Foodie Finds

The 2016 Food Lover’s Gift Guide

From bonbon stocking stuffers to modern French cooking bibles, here are 10 great gifts from Portland’s wide world of food and drink.

By Benjamin Tepler December 12, 2016

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1. Coquine Cookies

You might remember our 2015 Cookie of the Year from its description:

“How do you blow the oven door off a Toll House cookie? Katy Millard figured it out after seven years of recipe tweaking and $4,000 worth of chocolate tastings to meet her stringent standards (organic, non-GMO, and fair trade): 

  1. Brown the butter, so toffee flavor just rampages through each bite.
  2. Smoke almonds, roll them in caramel, and plant them in a field of sweet-bitter chocolate blobs.
  3. Serve every cookie crisp, chewy, and melty. 

I already regret telling you they exist.” —Food critic Karen Brooks

They’re available to ship by the dozen, online. $26 per dozen

2. Umi Organic Ramen

These springy, nutty noodles bounced onto the scene this year in a big way. Made from organic wheat and barley from the Willamette Valley and kansui mineral salts, they’ve got a stellar bite and too many health-related virtues to mention. Look out for a line of ramen kits coming in 2017, and find cooking inspiration on Umi’s recipe page. Available city-wide, Whole Foods to New Seasons. $4.99

3. Farmers Market Gift Box

It’s hard to relay the wonders of the PSU Farmers Market to out-of-towners without actually being there. Stop by the PSU Farmers Market shipping station this Saturday, December 17, to ship your own hand-picked box of farm-fresh goodies. Or you can nab a pre-made box—our favorite includes Unbound Pickles, Hot Mama Salsa chile oil, and Freddy Guys Chocolate-Covered Hazelnuts. $88 (includes shipping)

P.S. The shipping station is on the northeast side of the market by Smith Hall, just a few stalls down from manager's booth.

4. Taste & Technique

Our favorite cookbook of the year was undoubtedly Naomi Pomeroy’s maiden opus, Taste & Technique: Recipes to Elevate Your Home Cooking (Ten Speed Press, 2016). But this tome from one of Portland’s highest-profile chefs—a James Beard Award winner, media darling, and queen of Beast—is not a restaurant cookbook. Instead, you’ll find 380 pages of gorgeous, rustic food pornography; genuinely delicious recipes, from baked Camembert with Armagnac prunes and mushrooms to smoky tomato velouté with Parmesan straws; and quick dips into classic technique, like whisking egg whites for a soufflé and clarifying stock for consommé. $40 at Powell’s 

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5. The Elements of Pizza

Want to make pie as good as Ken’s Artisan Pizza’s Ken Forkish? This year, he handed down the secrets to his consummate Neapolitan dough. The Elements of Pizza is Forkish’s humble backpedal into the soul and science of pie making, starting with its birthplace in Naples and ending in the cradle of American pizza craft, New York City. Forkish has approached the iconic Italian staple in much the same way he approached bread in 2012's Flour Water Salt Yeast: you are unlikely to find a more scrupulous examination of the art and history of pizza in the modern cookbook canon. $30 at Powell’s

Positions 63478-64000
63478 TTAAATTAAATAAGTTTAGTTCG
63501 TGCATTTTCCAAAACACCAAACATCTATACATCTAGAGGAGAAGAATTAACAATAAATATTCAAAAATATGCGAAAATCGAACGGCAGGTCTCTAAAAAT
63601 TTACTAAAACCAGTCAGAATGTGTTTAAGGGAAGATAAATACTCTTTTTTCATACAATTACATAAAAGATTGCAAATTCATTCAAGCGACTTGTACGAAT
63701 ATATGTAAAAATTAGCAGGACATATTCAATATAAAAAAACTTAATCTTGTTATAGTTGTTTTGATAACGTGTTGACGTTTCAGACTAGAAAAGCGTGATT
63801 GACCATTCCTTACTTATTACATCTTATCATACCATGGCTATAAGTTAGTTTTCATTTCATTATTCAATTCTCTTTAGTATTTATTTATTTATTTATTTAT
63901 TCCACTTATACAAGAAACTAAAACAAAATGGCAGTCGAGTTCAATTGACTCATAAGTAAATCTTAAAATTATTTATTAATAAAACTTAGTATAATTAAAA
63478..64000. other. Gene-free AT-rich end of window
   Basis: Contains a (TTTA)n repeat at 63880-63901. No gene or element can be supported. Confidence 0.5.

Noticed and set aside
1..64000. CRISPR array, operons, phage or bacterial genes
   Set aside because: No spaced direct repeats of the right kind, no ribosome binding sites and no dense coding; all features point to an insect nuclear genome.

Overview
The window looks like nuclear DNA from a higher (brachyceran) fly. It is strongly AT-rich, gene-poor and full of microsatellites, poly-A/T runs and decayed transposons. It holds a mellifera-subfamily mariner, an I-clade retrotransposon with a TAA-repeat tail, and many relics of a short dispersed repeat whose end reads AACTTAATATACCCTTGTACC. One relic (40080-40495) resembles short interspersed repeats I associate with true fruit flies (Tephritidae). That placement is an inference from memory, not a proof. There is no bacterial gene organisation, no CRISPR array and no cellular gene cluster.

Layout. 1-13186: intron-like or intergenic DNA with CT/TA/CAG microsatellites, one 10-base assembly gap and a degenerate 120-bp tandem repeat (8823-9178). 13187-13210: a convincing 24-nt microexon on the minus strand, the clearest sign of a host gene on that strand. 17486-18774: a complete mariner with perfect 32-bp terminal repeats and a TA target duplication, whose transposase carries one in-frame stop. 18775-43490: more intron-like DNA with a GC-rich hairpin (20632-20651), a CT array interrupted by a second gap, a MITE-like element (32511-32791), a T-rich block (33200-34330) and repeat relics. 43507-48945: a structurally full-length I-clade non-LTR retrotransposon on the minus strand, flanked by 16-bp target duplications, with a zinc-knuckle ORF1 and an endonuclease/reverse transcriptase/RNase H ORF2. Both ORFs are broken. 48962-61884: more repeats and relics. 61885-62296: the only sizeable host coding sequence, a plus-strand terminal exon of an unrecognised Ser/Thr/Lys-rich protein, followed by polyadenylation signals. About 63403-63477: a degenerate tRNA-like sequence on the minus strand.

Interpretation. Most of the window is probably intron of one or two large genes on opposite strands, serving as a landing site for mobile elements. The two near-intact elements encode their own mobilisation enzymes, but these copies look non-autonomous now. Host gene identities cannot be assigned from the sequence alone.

6. Old Blue Honey

Move over Bee Local: Old Blue is all the rage with Portland chefs right now. Brunch favorites Milk Glass Mrkt and Sweedeedee both use it on their menus, and for good reason. This stuff, mostly harvested from the Coast Range, is totally untouched and regularly includes “pollen, small wax particles, and the occasional bee bit.” Look out for special crop pollinations like blueberry, raspberry, and clary sage. $8-14 online and at Milk Glass Mrkt.

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7. Alma Tea Caramels

Portland artisans collide with this Alma Chocolate x Smith Tea collaboration. The tea-infused cream and honey caramels come in three flavors: Lord Bergamot, Masala Chai, and Smoked Assam. 6 pieces for $13.50 at Alma Chocolate

8. E.Z. Orchard’s Poire Cider

Our recent taste test of Oregon ciders introduced us to the wonders of E.Z. Orchards, a Willamette Valley-based operation capable of converting the staunchest beer-loving opposition. Their pear variety goes well with pretty much anything cold-weather-related. From our tasting notes: “The blend of Forelle, Comice, and Bosc pears hits you hard. After the aromatic right hook, you settle into a medium body and moderate balance of tartness, acidity, and sweetness. This Chardonnay-impersonating cider was a unanimous favorite at the office.” $7.99 at select New Seasons and Barbur Foods 

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9. Starvation Alley Cranberry Sauce

The all-organic cranberry miracle workers at Washington’s Starvation Alley have a new line of sauces to banish Ocean Spray to the depths of your pantry. There’s a classic sweet-tart number, an orange, lemon, and cinnamon citrus variety, and a special spiced option, closer to a chutney, with curry, ginger, and cayenne that’s great on sandwiches, rice bowls, and toast. $7.99 at New Seasons and QFC

10. Tanglewood Hot Buttered Yam

The outside-the-box coffee thinkers and mocktail masters at Either/Or have bottled 32 ounces of liquid holiday spirit. Their retail side, Tanglewood, is known for outstanding chai, but this month they unveiled their Hot Buttered Yam, a blend of caramelized maple and bourbon with a black tea base. It goes swimmingly with steamed milk and a sprinkling of chocolate-cinnamon salt flakes (included). $20 online

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